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Catwoman: Nine Lives of a Feline Fatale


Catwoman: Nine Lives of a Feline Fatale

Words by

Ed Brubaker
Leo Dorfman
Bill Finger
Gardener Fox
Devin Grayson
Edmond Hamilton
Doug Moench
Frank Robbins
Ty Templeton

Art by

Jim Balent
Terry Beatty
Rick Burchett
Jan Duursema
Joe Giella
Sid Greene
Bob Kane
Tom Mandrake
Mike Manley
Irv Novick
Michael Avon Oeming
Charles Paris
Kurt Schaffenberger
Lew Sayre Schwartz
Frank Springer
John Stanisci

Published by

DC Comics (US)
Titan Books (UK)

First published


Originally published as

Batman 1, Detective Comics 203, Superman's Girlfriend Lois Lane 70-71, Batman 197, Batman 210, Batman 392, Catwoman 54, Batman: Gotham Adventures 4, Catwoman Secret Files 1


1-40120-213-6 (US)
1-84023-833-X (UK)


The movie


2 stars


2 stars


2 stars

Catwoman: Nine Lives of a Feline Fatale

Catwoman: Nine Lives of a Feline Fatale With the Catwoman movie bombing in theatres across the world, it's understandable that DC Comics hasn't been making too much of its ownership of the cat-astrophic (sorry) franchise. In fact, given the general consensus of critical opinion, the comics arm is probably thanking its lucky stars that Warner Brothers decided not to use the Batman super-villain and created a whole new cat-suited Halle Berry vehicle instead.

Catwoman: Nine Lives of a Feline Fatale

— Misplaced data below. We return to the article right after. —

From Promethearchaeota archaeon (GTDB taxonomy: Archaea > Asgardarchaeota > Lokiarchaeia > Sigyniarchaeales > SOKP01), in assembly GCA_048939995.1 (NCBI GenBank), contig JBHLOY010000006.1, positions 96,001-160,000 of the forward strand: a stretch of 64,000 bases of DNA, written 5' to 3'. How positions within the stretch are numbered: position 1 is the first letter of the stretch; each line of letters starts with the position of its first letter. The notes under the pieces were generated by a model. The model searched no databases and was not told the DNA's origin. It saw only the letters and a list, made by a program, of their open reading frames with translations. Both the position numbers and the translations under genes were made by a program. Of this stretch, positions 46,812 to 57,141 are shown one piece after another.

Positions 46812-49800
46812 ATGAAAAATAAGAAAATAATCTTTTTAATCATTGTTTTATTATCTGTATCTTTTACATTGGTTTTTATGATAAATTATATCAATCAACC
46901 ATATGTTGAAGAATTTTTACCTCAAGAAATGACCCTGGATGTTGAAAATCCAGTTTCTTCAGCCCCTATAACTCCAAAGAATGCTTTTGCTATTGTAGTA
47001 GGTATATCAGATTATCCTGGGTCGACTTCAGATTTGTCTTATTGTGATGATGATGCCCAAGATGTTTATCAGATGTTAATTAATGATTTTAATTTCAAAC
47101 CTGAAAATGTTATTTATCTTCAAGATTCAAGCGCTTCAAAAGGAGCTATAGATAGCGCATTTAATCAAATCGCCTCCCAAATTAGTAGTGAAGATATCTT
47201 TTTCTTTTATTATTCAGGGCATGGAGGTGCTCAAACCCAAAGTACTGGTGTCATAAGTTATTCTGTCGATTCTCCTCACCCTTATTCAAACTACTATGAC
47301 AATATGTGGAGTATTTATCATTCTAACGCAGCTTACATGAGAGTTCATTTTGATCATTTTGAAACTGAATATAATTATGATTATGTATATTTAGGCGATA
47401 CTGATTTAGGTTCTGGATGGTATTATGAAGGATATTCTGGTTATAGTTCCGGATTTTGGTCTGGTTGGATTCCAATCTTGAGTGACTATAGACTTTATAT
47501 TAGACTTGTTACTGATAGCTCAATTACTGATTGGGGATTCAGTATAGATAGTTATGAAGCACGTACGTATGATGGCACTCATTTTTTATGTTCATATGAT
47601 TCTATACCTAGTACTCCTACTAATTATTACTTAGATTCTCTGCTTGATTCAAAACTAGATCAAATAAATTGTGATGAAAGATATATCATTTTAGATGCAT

There has been one nod to the movie though, in the form of Catwoman: Nine Lives of a Feline Fatale. Purists will be pleased to know that it's the original Selina Kyle Catwoman that's examined in this history of the character, which we follow from her first appearance in 1940's Batman #1 through to Ed Brubaker's current version with comics of her own. Just skip over the introduction by the Executive Producer of the movie and you can almost forget that it ever existed. If we didn't keep banging on about it.

Reading stories from the 1940's, 50's, 60's and 80's (Catwoman clearly had no place in the 70's - send suggestions as to why not on a postcard please) is a cringe-worthy experience. Seeing pillar of justice Batman flirting quite so wantonly with the 'Princess of Plunder' feels somehow dirty, and this book is full of it. The dialogue is stilted and campy, and the art is a long way off what we come to expect nowadays. Frankly, it has dated badly.

Current Catwoman fans are clearly better off sticking with their modern versions of the character - with the sole exception of the Gotham Adventures spin-off from the Batman animated series, all the stories from the last century presented here are at best farcical, at worst embarrassing. Maybe the movie wasn't quite so far off the mark after all.

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